I had a great day at a wine course ran by Bibendum in the lovely Primrose hill.
As a chef I know about food; the origin, seasonal availability, best cooking method, flavour combinations, but as a truly great chef I believe you need to understand the whole eating experience. You need to have a holistic view of the circumstance under which your food is consumed, and a key accompaniment to any fine dining meal, more often than not, comes in the form of the liquid grape. And so I started by formal leaning process and spent a day tasting wine from around the world.
A one day course with the wine company Bibendum felt sufficient for beginners such as me. It covers the basics of analysing a wine’s appearance, smell and taste to learning the types of grapes from each French region. For example, if you buy a bottle of wine from the Burgundy region, red wine will be Pinot Noir and white will definitely be Chardonnay.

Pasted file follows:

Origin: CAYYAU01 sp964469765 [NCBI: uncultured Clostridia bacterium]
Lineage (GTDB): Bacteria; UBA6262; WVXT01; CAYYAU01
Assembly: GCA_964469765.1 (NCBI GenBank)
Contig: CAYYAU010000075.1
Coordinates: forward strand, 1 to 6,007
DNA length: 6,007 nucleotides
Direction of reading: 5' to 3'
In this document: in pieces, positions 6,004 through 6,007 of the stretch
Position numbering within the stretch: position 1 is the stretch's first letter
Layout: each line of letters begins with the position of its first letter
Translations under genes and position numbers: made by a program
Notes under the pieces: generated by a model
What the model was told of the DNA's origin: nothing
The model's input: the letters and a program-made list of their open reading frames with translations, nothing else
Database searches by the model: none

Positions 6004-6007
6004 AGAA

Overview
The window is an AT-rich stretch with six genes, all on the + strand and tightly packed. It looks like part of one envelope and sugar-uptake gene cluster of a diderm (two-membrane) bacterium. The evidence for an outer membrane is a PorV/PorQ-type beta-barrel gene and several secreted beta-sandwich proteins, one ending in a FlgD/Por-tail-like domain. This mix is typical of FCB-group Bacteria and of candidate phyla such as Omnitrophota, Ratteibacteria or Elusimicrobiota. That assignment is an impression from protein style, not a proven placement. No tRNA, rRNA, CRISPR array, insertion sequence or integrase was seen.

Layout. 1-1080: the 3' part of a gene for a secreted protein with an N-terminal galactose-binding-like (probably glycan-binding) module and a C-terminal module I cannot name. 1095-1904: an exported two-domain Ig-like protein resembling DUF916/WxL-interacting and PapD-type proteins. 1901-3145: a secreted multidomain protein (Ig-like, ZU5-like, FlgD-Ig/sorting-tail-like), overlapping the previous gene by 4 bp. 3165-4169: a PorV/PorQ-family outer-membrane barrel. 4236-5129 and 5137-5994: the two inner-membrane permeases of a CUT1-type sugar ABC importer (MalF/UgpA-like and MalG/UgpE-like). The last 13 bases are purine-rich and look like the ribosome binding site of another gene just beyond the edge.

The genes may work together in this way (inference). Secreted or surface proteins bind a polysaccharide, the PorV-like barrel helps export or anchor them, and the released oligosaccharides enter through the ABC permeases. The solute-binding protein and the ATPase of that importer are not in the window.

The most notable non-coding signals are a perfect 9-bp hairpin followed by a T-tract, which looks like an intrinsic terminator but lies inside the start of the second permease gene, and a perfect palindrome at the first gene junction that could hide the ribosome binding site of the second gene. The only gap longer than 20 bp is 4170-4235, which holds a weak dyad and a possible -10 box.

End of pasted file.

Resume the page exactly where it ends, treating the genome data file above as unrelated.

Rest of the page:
The course also covered the matching of wine to food, although without much detail at this level.
The wine which stood out above all is Glenguin Botrytis Semillon 2006 dessert wine from Australia, it was pleasant with a golden appearance and honey sweet flavour. As soon as I tasted it my mouth started screaming “give me something creamy, cheesy and of course sweet” and so a vanilla cheesecake dish would be the perfect match.
Overall the course was very interesting and I highly recommend it if you’re in the food business or just a wine fan. The teacher knew her stuff and answered 99% of the questions (the 1% being from me when I asked about the percentage of yeast needed to add to the grape juice in order to get the right result at the first stage of making the wine…answers on a postcard please!)
Overall the course was great and I plan to complete the intermediate level as soon as possible…and in the more distant future I plan to set myself the challenge of producing a great dessert wine.